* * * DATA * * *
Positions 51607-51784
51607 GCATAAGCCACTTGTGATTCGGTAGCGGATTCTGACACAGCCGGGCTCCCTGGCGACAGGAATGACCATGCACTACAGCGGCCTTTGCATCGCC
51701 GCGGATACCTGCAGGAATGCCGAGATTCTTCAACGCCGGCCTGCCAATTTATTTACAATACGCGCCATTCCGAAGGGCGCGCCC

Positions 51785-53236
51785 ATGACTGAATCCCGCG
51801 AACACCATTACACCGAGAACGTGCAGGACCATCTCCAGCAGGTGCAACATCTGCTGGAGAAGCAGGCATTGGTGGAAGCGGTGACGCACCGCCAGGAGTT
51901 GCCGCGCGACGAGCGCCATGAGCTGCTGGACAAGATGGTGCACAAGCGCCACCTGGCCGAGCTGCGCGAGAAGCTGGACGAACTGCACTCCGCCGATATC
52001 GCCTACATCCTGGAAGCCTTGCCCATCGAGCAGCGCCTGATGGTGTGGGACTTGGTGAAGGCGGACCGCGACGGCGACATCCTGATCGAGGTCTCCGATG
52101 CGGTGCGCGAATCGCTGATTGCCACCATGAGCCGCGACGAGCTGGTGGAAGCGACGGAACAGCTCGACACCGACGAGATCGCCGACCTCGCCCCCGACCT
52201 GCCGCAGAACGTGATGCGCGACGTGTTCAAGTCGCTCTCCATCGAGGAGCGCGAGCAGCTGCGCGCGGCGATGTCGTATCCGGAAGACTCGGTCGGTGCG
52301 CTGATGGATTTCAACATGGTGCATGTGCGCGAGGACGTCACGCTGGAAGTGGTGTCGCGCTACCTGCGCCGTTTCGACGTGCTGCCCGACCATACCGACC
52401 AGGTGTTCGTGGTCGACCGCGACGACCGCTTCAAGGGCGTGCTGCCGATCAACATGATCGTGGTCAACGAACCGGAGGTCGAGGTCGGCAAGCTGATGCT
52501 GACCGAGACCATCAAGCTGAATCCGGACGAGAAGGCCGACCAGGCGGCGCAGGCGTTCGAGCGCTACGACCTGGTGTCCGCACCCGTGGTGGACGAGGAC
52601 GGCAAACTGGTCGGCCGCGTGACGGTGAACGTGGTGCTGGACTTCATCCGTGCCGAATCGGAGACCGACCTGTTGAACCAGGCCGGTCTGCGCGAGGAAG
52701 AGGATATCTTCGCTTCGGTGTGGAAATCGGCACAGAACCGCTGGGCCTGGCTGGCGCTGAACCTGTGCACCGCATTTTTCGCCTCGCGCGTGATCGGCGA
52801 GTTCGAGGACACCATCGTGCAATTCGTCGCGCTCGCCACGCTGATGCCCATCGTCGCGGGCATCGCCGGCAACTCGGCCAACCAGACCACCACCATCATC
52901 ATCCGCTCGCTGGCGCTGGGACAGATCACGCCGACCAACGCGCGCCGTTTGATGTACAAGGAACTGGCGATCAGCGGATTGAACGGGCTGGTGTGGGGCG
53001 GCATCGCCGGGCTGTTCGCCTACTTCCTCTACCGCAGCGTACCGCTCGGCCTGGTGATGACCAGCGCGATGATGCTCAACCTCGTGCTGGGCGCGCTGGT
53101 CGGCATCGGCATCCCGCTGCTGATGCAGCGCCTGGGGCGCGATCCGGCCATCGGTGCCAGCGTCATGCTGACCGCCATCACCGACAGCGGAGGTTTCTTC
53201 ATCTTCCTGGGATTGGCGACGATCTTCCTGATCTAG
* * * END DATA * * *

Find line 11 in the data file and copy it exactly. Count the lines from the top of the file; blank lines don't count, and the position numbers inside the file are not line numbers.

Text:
52301 CTGATGGATTTCAACATGGTGCATGTGCGCGAGGACGTCACGCTGGAAGTGGTGTCGCGCTACCTGCGCCGTTTCGACGTGCTGCCCGACCATACCGACC